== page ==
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Polly Borland
The Babies
July 22 – August 17, 2017

MIER Gallery is pleased to present Polly Borland’s first solo show of work in Los Angeles opening July 22 and on view through August 17, 2017. Borland is well-known in Europe for her iconic 2001 portrait of Queen Elizabeth II as well as collaborating with musician Nick Cave and actress Gwendoline Christie. Comprising two series of works exhibited in MIER Gallery’s Greenacre spaces, the show presents Borland’s photographic series The Babies in its entirety for the first time in over 15 years alongside knit interpretations of her 2001 portrait of the Queen woven by prisoners in a rehabilitation program in the UK.

Portraying images of raw vulnerability, pathos and a penetrating desire for comfort and care, Borland’s “babies” explores the world of infantalists–adults roleplaying as infants and cared for as such. Dressed only in diapers, often with a pacifier in their mouth, Borland’s disquieting photographs portray subjects acting out of a compensatory need to be loved and nurtured. The images are made more unsettling with the absence of any sexual overtones or narrative, as Borland merges the naked, adult male body with the innocence and vulnerability of an infant. Originally shot for a body of work curated by Nick Cave in 1999, it was the subject of the 2000 book The Babies (PowerHouse) with a foreword by Susan Sontag. As Sontag writes on Borland’s subjects, “They invite our identification…daring us to admit that we too can imagine such feelings, even if we are astonished that some people actually go to the trouble, and assume the shame, of acting them out.”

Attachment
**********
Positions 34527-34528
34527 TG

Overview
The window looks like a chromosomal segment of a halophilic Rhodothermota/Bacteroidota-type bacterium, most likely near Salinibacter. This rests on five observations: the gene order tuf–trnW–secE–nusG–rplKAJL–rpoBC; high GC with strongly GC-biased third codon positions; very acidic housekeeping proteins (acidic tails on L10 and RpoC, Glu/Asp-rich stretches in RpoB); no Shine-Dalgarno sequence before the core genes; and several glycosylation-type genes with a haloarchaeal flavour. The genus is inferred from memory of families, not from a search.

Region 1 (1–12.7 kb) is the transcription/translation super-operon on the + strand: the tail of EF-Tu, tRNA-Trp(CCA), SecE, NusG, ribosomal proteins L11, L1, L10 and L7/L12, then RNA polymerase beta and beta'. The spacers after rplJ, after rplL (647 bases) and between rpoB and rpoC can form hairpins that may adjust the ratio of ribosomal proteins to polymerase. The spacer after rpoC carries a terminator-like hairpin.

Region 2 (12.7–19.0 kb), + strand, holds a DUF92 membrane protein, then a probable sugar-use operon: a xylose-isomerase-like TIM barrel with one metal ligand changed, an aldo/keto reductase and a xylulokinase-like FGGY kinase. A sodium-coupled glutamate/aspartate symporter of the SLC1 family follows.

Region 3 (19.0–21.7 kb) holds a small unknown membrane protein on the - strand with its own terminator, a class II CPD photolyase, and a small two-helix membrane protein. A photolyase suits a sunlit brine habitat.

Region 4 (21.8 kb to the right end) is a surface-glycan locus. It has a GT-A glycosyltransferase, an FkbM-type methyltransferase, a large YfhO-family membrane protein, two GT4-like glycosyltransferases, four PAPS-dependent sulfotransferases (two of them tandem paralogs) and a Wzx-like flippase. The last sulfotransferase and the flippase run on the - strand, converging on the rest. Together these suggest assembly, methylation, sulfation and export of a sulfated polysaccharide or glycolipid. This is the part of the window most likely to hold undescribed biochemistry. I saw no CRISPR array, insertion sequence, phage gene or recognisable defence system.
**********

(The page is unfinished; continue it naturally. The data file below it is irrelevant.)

As part of the exhibition, Borland has also worked with an English prisoner’s arts advocacy organization, Fine Cell Work, to make woven interpretations of her portrait of Queen Elizabeth II taken on the occasion of her Golden Jubilee in 2001. Working within a similar psychological realm as her “babies,” these tapestries interface with people on society’s periphery, in this case literally as inmates of Her Majesty’s Prison Service. Akin to Mike Kelley’s stuffed animal works, or Marnie Weber’s Monsters, the tapestries flatten ideas between high and low forms, relegating the depiction of the British Queen to those officially under her rehabilitation.

Between the two bodies of work, Borland demonstrates her keen photographic lens focusing not only on her unmistakable subjects, but also fixated on the inner subjectivity of the viewer, playing upon their deepest desires, fears and fantasies.

Polly Borland (b. 1959, Melbourne, Australia) lives and works in Los Angeles, CA. Borland’s career as a photographer and visual artist has spanned over three decades, and she has shown internationally at institutions including National Portrait Gallery, London; University of Queensland Art Museum, Brisbane; National Portrait Gallery, Canberra; and Institute of Modern Art, Brisbane. Her work is in public and private collections including The Andy Warhol Foundation for the Visual Arts, New York; National Portrait Gallery, London; National Gallery of Victoria, Melbourne; and Damien Hirst’s Murderme Collection, London.